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The Effects Of Vibration On Psychophysical Grip And Push Force-Recall Accuracy - Introduction; Proceedings Of The First American Conference On Human Vibration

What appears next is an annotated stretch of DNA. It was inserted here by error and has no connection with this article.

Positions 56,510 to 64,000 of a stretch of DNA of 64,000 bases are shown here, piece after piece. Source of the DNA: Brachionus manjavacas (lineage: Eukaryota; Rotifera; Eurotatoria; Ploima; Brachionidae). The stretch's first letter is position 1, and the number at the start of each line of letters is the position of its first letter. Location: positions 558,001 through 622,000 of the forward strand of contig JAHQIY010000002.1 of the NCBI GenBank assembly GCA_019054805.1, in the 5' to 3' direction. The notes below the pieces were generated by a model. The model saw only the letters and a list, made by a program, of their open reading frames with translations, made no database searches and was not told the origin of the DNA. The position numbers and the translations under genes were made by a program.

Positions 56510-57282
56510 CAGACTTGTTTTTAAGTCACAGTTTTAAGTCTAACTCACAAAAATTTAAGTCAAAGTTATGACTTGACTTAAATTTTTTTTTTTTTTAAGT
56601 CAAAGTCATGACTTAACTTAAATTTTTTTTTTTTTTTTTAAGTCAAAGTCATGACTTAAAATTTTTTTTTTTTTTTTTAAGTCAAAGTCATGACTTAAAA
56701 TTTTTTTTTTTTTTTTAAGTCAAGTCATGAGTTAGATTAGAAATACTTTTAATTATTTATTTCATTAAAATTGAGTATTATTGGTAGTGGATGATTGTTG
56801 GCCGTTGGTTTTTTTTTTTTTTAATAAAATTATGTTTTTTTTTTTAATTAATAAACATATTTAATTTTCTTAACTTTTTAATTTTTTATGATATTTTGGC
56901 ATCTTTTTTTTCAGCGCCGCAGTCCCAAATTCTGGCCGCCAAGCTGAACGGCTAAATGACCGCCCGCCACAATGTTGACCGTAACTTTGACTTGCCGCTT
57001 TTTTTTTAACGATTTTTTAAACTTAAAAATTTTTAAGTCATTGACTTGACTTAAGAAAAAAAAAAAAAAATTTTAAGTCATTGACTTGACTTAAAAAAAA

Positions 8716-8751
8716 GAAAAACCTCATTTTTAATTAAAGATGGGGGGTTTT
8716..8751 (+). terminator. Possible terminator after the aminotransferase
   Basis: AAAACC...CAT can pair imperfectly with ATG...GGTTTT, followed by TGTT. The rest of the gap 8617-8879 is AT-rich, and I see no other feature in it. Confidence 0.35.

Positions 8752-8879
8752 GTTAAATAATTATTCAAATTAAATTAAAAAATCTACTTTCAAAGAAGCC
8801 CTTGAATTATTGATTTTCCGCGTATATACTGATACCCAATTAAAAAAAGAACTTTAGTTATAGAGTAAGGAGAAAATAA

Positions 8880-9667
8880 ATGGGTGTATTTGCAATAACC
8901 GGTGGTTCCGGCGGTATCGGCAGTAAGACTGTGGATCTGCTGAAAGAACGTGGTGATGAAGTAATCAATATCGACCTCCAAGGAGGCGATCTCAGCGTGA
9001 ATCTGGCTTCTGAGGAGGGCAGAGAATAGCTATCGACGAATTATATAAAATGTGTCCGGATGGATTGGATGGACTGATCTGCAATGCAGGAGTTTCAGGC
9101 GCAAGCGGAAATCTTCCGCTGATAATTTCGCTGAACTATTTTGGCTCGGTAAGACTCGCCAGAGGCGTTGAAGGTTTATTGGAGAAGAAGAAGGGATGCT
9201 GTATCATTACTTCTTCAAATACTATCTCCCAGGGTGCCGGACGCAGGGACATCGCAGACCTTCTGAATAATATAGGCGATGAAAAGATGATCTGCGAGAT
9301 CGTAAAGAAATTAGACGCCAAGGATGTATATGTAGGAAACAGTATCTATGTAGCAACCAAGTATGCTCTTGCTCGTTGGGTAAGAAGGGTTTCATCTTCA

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    Workers using vibrating hand tools have the potential for developing health problems associated with repeated forceful actions and exposures to hand-transmitted vibration. Hand-arm vibration syndrome (HAVS) and other hand-arm system disorders have been associated with such exposures.1-2 To better assess health risks, comprehensive evaluations of these exposures must include quantitative assessments of hand-tool coupling forces; unfortunately, no standardized method for quantifying hand forces exists. Handle instrumentation may be ill-suited for some field environments. Psychophysical force-recall techniques may provide alternatives to handle instrumentation. A thorough understanding of the effects of vibration and other factors on force-recall accuracy and reliability is important before such methods are applied in risk assessments. Methods In this study, the effects of vibration and other factors on the accuracy of psychophysical force-recall were explored in two experiments. Twelve male subjects participated in the first experiment. The second experiment employed 20 participants (10 female, 10 male). In each experiment, participants applied specific grip and push forces to an instrumented handle mounted on a shaker system. Participants were exposed to sinusoidal vibration at frequencies that ranged from 0 Hz to 250 Hz. Three levels of applied force (low: grip = 15 N/push = 25 N, medium: grip = 30 N/push = 50 N, and high: grip = 45 N/push = 75 N ) and two levels of vibration magnitude (low: ANSI 4-8-hr limit and high: ANSI <0.5-hr limit)3 were examined. During the vibration exposure period, participants were provided with visual feedback while they attempted to memorize the applied grip and push forces. At the conclusion of the vibration exposure/force memorization period and a controlled rest period, the participants tried to duplicate the grip and push forces on a non-vibrating handle without the aid of visual feedback. The effects of different vibration frequencies, vibration magnitudes, and grip and push force levels were tested in a random order from trial to trial. Results Participants tended to overestimate grip and push forces. Depending on exposure conditions, error means ranged from 2 N to 10 N. The ANOVA revealed that force-recall errors for exposures between 31.5 Hz and 63 Hz were significantly higher than those at other vibration frequencies (p < 0.05). The frequency effect is depicted in Figure 1. Error means were greater when participants were exposed to the higher vibration magnitude (mean = 9.1 N, 95% CI = 8.2-10.1 N) when compared with the lower vibration magnitude (mean = 4.9 N, 95% CI = 3.9-5.8 N) (p < 0.05). The effect of vibration magnitude is shown in Figure 2. The average error for

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